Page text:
PARK AVENUE PRINCESS
I PEERED OUT THE TINTED WINDOW OF HEATHER Fox’s Lincoln Town Car and stared up at her building on Park Avenue in NYC. Twenty-four hours ago I’d never imagined I’d be spending fall break with my former arch nemesis.
“Wow,” I said, turning to Heather. “You live here?”
She flicked her blond hair over her shoulder and rolled her eyes. “Don’t freak out, Silver. This is just the driveway. If you’re acting like this now, you might have a stroke when we get inside.”
This was where I’d be staying for Canterwood Crest’s weeklong fall break. Until last night I’d been supposed to stay with my best friend and roommate, Paige Parker, but . . . my thoughts stopped short. I didn’t want to think about my fight with Paige.
The driver, in a crisp black suit and red tie, halted the car. His brown hair was streaked with gray and he had been supernice to us on the ride from school. He got out of the car, opened Heather’s door, and offered her a hand. I scrambled out after her and she sighed.
“Paul was going to come around to your side next,” Heather said. “At least act like you’ve been to a real city before.”
“I have,” I said. “I—” I shook my head, not wanting to finish the sentence. The last time I’d been to NYC was when I’d visited Paige last summer. We’d been planning this fall break forever, until . . .
“Sasha!” Heather said, putting a hand on her hip. “Space much?”
“Sorry,” I said, directing my gaze back to the building. “Forgot what I was going to say.”
But there was no way I could forget. Not the awful fight Paige and I’d had last night at Friday’s Homecoming dance. In a flash of images I saw Paige and me standing in the bathroom just off the Canterwood Crest ballroom. Paige had accused me of being jealous that Ryan was her boyfriend because I didn’t have one. And I’d lost it. It had been too much after I’d suffered through Homecoming week—forced to do activities with Jacob (my ex-almost-boyfriend) and Eric (my ex-boyfriend). I’d wanted Paige to be more sensitive about everything. But instead she’d turned on me.
The trunk of the car slammed shut and an attendant came and picked up Heather’s and my suitcases, loading them onto a cart.
“C’mon,” Heather said. “Our stuff will be upstairs in a sec.”
I followed her as a doorman tipped his hat, opening the door to let us inside. “Miss Fox,” he said.
“Hi, Allen,” Heather said. She smiled at him and we walked into a lobby that looked like something out of a movie set. Nothing looked real.
“You have exactly two seconds to gawk before I shove you back in the car,” Heather said to me.
I couldn’t help it. The white-and-sandy-colored marble floors gleamed. A security guard monitored people heading for one of the six elevators. The gold elevators looked imposing, and elevator attendants waited to offer assistance if necessary.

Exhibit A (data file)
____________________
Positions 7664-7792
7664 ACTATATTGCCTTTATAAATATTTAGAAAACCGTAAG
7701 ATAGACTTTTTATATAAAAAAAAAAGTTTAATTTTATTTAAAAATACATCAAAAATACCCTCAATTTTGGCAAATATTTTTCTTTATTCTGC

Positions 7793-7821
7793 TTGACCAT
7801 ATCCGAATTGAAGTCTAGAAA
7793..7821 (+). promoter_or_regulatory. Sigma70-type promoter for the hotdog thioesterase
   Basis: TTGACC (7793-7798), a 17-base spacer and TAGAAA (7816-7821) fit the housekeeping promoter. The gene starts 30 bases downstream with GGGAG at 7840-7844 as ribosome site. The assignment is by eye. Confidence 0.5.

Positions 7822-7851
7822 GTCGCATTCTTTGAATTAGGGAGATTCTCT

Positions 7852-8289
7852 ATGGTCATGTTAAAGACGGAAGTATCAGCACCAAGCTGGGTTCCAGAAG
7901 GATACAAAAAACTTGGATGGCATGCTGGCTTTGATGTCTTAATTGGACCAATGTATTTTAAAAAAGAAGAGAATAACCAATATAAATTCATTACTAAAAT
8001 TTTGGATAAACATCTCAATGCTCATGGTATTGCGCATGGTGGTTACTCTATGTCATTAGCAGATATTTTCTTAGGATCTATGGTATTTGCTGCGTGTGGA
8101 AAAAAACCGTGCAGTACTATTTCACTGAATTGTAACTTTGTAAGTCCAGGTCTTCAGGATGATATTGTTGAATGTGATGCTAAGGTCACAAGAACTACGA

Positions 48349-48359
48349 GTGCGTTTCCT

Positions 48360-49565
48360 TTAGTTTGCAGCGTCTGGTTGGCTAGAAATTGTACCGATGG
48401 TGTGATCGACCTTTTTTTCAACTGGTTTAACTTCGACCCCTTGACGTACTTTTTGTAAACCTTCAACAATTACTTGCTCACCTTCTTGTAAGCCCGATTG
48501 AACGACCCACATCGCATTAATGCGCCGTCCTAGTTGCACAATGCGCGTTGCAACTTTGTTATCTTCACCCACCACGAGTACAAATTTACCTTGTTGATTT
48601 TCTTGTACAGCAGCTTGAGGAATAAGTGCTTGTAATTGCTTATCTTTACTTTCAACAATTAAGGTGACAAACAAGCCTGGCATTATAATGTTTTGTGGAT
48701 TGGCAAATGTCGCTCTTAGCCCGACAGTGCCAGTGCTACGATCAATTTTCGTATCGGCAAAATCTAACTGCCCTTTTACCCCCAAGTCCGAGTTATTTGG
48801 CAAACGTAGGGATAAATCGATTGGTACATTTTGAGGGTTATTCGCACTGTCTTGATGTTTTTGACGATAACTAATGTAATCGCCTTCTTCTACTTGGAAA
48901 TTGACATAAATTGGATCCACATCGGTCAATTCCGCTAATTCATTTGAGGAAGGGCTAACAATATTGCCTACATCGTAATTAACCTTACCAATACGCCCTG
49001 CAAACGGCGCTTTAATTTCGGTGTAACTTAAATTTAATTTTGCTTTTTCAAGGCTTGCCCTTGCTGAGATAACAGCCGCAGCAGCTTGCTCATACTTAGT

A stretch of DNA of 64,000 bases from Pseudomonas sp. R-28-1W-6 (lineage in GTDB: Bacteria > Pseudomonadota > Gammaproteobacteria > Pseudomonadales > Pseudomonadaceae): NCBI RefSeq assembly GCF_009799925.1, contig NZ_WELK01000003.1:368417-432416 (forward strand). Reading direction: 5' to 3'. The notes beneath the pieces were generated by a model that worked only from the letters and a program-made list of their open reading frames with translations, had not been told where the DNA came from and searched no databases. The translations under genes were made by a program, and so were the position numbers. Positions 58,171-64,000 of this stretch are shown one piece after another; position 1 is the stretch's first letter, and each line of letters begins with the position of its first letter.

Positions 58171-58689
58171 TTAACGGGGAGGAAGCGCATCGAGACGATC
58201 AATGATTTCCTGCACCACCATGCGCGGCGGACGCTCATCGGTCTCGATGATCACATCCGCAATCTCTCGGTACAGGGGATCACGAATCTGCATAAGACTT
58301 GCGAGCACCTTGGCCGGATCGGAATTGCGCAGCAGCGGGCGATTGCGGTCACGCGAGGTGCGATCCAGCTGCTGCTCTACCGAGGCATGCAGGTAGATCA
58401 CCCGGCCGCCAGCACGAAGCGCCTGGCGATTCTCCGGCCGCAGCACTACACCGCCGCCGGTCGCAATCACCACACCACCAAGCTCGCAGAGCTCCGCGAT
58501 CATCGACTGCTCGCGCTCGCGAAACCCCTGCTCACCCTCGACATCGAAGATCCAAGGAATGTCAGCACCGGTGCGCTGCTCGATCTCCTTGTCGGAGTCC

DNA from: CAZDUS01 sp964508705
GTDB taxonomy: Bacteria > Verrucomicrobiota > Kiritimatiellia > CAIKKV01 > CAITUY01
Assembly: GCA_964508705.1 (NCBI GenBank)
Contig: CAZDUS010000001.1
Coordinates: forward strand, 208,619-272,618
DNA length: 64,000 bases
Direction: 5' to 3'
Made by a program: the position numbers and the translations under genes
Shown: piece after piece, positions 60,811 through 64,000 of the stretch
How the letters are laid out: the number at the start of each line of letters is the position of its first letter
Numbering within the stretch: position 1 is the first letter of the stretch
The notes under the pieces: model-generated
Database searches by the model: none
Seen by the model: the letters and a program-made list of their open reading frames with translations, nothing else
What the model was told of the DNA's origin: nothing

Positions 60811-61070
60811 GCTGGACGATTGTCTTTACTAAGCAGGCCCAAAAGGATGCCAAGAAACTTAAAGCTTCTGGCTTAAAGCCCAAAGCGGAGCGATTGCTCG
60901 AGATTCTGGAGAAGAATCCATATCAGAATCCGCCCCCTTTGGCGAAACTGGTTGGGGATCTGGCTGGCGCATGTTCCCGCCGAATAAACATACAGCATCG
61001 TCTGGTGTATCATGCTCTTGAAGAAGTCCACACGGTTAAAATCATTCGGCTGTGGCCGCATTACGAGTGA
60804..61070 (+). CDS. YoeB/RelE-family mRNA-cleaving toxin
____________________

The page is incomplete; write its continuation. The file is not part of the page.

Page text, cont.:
A giant stone fireplace, surrounded by crimson high-backed chairs, cast heat across the lobby. Gleaming gold fireplace tools were hung on the hearth. It looked like a spot I’d never leave during the winter if I lived here. I’d curl up with Misty of Chincoteague, one of my favorite books, and read for hours.
Placed around the room were coffee tables and end tables—most with neat stacks of magazines, and others with vases of flowers. Potted plants were in the corners of the room. There were a few cream-colored couches where people sat and read books or chatted in quiet tones on their phones.
My gaze traveled upward to the high ceiling and six crystal chandeliers that sparkled. Hundreds of crystals dangled from the chandeliers and reflected bits of light onto the ceiling. The chandeliers alone screamed elegance.
On the opposite side of the elevators, a staircase with a gleaming wooden railing wrapped around the side of the room, over the fireplace, and to what looked like another level of the lobby. I stared down at my jeans and flip-flops—I looked so out of place here.
“Enough already,” Heather said, grabbing my elbow. “People are going to stare. I do live here and have to see my neighbors occasionally when I’m here on break.”
“Sorry,” I said.
I followed Heather past the security desk. She waved at the guard and he smiled at her.
We waited for the elevator, then stepped inside. The doors closed behind us and I almost fell back against wall when I turned to face the door.
“There’s a TV in your elevator?” I asked.
Heather smirked. “So easily impressed. It’s only going to get better from here, so chill before you pass out or something.”
“I’m not going to faint,” I muttered.
The elevator doors opened and I held my breath as we stepped into the hallway. The walls were eggshell, and the dark gray carpet had red and gold swirls. Golden accents ran along the top of the walls, near the ceiling, and I half-expected a movie star to emerge from one of the rooms. This looked like a building where celebs would def live.
We turned the corner and stopped in front of a dark cherrywood doorway labeled PH1 in gold. Heather pressed four numbers into a keypad, and I wiped my sweaty hands on my jeans. Heather’s parents weren’t exactly . . . nice, and Mr. Fox always made me nervous. He never missed a chance to be intimidating or to make the people around him sweat.
The red light on the keypad turned to a blinking green, and Heather pushed down the door handle. I took another breath, hoping I’d made the right decision by coming here. But it was too late to go back now. My parents had left for vacation, and there was no way I could—or would—stay with Paige. I was stuck here no matter what.
© 2010 Jessica Burkhart